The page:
Pouting Always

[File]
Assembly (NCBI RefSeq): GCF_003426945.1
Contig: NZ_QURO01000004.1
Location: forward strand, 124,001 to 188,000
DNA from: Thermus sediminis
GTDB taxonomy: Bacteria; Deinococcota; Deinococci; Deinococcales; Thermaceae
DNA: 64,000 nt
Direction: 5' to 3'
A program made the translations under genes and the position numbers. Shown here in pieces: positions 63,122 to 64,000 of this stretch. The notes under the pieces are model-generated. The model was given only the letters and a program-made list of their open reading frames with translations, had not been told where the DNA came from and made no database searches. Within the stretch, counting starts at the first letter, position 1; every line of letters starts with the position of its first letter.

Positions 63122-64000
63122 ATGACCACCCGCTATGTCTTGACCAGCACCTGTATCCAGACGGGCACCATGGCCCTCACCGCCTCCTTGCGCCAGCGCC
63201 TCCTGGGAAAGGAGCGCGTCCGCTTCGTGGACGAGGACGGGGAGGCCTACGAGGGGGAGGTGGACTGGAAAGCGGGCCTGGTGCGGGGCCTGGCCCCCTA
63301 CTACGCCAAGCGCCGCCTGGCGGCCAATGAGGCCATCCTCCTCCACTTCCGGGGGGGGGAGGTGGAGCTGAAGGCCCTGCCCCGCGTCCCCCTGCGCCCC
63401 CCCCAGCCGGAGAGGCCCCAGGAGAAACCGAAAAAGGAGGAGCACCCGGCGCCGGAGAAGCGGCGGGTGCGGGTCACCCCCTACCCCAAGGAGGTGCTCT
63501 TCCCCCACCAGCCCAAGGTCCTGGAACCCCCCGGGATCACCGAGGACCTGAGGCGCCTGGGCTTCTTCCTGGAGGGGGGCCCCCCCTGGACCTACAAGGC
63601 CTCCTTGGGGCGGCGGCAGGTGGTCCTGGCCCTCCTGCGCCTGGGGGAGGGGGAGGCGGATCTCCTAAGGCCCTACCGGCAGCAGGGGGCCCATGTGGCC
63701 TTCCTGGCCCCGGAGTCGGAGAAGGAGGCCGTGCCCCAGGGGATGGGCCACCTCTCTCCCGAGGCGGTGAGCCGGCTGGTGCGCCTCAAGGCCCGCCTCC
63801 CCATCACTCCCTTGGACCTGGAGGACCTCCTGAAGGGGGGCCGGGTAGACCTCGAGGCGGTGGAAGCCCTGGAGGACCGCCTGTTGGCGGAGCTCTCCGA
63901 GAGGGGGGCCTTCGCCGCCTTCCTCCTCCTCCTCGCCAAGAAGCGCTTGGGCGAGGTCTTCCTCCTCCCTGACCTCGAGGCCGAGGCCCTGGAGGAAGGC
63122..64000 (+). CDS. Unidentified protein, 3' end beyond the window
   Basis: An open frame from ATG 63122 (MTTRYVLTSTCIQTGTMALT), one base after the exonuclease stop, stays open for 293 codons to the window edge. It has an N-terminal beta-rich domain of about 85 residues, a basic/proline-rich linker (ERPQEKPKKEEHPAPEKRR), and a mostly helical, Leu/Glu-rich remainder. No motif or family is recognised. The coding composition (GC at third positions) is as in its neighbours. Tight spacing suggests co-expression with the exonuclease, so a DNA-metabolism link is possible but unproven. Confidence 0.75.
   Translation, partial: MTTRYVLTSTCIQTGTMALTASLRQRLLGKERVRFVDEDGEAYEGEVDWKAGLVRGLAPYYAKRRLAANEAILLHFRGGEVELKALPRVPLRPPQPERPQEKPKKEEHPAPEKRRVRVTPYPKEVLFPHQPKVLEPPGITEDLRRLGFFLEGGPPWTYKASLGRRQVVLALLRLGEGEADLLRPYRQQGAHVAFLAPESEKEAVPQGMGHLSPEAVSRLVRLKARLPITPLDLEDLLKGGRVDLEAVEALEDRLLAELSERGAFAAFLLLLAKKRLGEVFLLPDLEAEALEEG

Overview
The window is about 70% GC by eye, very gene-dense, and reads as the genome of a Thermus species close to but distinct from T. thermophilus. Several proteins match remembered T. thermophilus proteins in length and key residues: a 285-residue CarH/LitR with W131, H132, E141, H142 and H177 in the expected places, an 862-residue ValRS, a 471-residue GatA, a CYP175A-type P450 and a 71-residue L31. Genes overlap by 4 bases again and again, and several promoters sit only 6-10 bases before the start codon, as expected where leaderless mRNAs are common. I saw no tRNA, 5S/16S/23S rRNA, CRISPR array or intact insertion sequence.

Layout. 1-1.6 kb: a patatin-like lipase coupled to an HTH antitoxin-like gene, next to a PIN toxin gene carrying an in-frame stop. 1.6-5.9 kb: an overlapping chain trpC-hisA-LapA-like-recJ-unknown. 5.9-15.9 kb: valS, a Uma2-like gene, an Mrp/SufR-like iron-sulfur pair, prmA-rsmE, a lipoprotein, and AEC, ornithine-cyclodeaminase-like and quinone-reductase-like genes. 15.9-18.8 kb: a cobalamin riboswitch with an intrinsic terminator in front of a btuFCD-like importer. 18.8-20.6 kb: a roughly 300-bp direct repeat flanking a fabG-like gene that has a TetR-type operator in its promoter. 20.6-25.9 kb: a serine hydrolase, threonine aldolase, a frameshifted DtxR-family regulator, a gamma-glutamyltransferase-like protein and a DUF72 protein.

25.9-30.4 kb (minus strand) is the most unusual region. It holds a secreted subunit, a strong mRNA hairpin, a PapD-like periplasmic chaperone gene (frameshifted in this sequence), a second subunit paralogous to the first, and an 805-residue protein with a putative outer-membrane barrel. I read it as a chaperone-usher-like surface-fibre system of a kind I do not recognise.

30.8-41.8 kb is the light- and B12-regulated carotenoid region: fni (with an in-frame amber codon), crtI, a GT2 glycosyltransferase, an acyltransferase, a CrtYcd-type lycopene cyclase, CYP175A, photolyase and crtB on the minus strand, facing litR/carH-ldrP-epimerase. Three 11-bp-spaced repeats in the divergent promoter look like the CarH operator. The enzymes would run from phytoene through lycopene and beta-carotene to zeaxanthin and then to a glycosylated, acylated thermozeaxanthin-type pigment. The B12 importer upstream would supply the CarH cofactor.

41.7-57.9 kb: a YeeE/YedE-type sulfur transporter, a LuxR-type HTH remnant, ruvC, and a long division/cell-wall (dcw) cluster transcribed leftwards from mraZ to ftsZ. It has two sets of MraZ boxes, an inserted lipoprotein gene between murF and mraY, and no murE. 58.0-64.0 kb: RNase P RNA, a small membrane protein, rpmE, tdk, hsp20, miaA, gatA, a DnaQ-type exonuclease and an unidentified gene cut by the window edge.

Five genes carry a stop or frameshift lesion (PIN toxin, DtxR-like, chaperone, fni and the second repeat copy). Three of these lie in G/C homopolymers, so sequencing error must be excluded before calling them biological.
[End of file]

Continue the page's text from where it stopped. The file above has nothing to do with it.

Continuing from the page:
Fredrick is a clerk and butterfly collector who wins some money that lets him retire. Fredrick is lonely and has trouble getting along with others, the only people he really has are his aunt and cousin. He watches an art student named Miranda who starts to become his obsession. When he suddenly has a lot of free time and money on his hands, his daydreams about Miranda turn dark and he plans to kidnap her and hold her hostage in the cellar of an old cottage he buys until she gets to know him and Fredrick is a clerk and butterfly collector who wins some money that lets him retire. Fredrick is lonely and has trouble getting along with others, the only people he really has are his aunt and cousin. He watches an art student named Miranda who starts to become his obsession. When he suddenly has a lot of free time and money on his hands, his daydreams about Miranda turn dark and he plans to kidnap her and hold her hostage in the cellar of an old cottage he buys until she gets to know him and falls in love with him. I really enjoyed the book personally, I liked the writing style and even though its about something macabre Fowles doesn't make it exploitative or gore-y to shock the reader. A lot of the focus is on the characters change and development as well as their thought process through out. I think it's really well done, both the Fredrick and Miranda parts are distinct and feel like two separate people. Everything unfolding the way it does felt so real too, the way Fredrick distances himself from what he's doing and tries to justify it, insisting he doesn't mean to do it until he does it even though everything is being meticulously planned. Also Miranda's conflicted feelings over Fredrick and her slow breakdown from living confined and alone. I originally read this book because I was listening to last podcast on the left (which I recommend to anyone who likes cults or serial killers but isn't sensitive to jokes that may be considered offensive) and they mention Leonard Lake being obsessed with the book. I checked and there are multiple murders associated with the book and so I just wanted to see what about this book was causing all these people to feel like yes killing is great. Anyways the only thing I can come up with is that since the book was published in the 1960s there wasn't as much about sadistic killers or people doing crimes like these out there so it appealed to them and Fowles does such a good job capturing a certain kind of personality in Fredrick that people really identified with it. It also gave them a good model of how to escalate to the point of doing things like kidnapping and murdering because really in the book Fredrick just starts off by dreaming about it and it goes from there. That's all I've got because (view spoiler)[ Fredrick never really hurts Miranda or forces her to do anything especially at first, he kind of just likes having her (hide spoiler)] so I'm not sure why that would inspire Leonard Lake to want a slave that he can use for sex and to take care of the house? The author in interviews said that the book is about social class and money and I do see that much more clearly in the book than any message about how its a good idea to kidnap women. I'm not sure how much I agree with the social commentary though probably because it has been decades since the book has been written. I do understand the point that money and idle time given to people can lead to them doing things they might not have otherwise but I don't think the class or money is the problem so much as the person themselves.